Anyone who runs a site/server for very long will likely find out about the gruesome underbelly of the online work - spammers. They come in many shapes and sizes (most are bots), and with different purposes each, but they each have this in common - they hurt your site/server and it's available resources.
Below are some things to look out for and some methods to take care of one particular type of spam, referrer spam, which can cripple a site/server in no time. With enough referrer spam you'll have what amounts to a denial of service attack (e.g., so many junk requests that the server can't even tend to the real ones).
Example of how serious this can be
Recently one of the sites we host had a big traffic day thanks to being front paged at Fark.com and Foobies.com. 18,000+ unique visitors in 18 hours. Suffice it to say that put quite a load on the shared environment they were hosted in. Well, guess what - the (unrelated) spam attack the site received a few days later actually created more than twice the load on the server that the huge amounts of legitmate traffic did!
Identifying the problem
The first step in fixing a problem is, of course, to know you have one! Referrer spam can be tricky because without knowing where to look you may never realize what is happening in the dark corners of your webserver - you'll just see the symptoms. (a slow site or one that is down completely)
Where to look
If you've got performance issues with your site that you can't tie to an increase in visits then it might be worth a look. The places where you can track referrer spam are a) in your server logs, b) in your site/cpanel statistics pages.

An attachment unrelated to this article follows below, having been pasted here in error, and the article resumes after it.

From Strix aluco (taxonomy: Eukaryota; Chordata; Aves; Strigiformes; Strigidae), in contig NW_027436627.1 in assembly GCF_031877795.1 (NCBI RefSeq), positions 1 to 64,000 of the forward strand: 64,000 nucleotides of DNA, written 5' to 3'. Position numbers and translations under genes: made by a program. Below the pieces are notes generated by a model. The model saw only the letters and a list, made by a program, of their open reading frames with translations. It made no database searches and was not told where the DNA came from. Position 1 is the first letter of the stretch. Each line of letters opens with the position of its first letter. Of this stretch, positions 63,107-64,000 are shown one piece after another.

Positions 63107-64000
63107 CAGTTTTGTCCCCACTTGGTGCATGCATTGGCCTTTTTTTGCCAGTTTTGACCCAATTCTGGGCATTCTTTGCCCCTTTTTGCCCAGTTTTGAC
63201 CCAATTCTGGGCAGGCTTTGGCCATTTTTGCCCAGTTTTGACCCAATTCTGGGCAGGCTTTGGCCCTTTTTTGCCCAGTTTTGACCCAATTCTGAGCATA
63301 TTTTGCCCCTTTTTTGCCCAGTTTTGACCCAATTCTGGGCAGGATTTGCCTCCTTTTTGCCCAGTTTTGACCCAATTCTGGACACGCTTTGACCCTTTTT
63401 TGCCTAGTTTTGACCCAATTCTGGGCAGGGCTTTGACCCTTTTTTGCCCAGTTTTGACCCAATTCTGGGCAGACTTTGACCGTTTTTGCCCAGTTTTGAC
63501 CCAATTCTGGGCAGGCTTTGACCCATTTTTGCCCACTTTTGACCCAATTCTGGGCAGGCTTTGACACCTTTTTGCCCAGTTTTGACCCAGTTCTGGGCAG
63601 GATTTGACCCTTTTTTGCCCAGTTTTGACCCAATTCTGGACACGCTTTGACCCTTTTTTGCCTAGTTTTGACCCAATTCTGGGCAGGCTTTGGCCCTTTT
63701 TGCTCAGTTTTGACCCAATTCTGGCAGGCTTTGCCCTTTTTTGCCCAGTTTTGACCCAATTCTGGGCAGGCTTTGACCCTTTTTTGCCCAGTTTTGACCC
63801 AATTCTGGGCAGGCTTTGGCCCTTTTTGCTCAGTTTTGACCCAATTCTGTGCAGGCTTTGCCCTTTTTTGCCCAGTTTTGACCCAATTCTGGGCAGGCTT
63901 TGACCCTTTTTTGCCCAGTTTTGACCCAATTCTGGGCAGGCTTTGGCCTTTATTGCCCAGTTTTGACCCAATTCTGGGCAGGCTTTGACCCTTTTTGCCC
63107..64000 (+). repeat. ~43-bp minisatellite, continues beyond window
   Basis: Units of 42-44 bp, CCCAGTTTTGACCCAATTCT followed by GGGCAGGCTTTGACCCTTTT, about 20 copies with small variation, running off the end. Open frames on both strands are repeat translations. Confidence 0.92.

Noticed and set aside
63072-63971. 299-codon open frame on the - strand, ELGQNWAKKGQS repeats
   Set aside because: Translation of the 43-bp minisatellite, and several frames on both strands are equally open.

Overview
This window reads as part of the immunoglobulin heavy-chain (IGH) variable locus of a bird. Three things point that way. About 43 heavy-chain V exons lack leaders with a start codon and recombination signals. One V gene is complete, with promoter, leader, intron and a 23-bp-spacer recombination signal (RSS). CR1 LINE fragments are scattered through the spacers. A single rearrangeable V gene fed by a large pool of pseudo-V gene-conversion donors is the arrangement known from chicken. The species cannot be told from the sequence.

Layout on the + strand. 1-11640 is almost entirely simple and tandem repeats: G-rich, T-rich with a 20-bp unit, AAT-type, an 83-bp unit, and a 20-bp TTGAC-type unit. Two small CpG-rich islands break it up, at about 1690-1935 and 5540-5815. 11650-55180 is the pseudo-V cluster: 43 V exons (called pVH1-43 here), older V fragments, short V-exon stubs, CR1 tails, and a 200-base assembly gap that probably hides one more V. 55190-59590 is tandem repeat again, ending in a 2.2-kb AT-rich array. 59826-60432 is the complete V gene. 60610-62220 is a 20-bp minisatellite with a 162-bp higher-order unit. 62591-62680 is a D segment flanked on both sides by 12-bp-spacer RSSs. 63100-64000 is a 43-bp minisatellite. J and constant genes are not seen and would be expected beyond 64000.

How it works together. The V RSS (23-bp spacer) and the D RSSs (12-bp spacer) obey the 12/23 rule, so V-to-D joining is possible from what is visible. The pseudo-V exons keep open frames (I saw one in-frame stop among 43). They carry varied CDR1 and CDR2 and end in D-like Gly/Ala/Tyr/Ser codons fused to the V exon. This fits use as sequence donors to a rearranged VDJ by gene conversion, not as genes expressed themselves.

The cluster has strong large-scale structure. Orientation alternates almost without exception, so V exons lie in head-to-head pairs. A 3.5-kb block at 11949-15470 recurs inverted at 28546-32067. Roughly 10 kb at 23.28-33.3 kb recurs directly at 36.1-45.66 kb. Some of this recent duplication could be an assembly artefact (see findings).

What you'll want to look at is your most recent hits, and the most frequently requested pages. If you see something that surprises you (e.g., an invalid url, or a url that you don't think should be that busy) then note the ip address(es) and/or domain(s) of the who is requesting it. If you ever see pages continually requested by only one ip address/domain or numerous ip's within the same range, then that's not a good sign. Grab the ip address and do a whois lookup on it and try and find out more. There are certain countries, for instance, where spam often orignates from.
Block that spammer
Ok, so now you sure. Your site is being taken apart by a rougue bot. You've identified a fixed ip or defined range of ip that it's coming from. Now it's time to block this vermin using a little .htaccess magic:
To block a single ip address:
(substituting the real ip for the placeholders x's, of course):
deny from xxx.xxx.xx.x
allow from all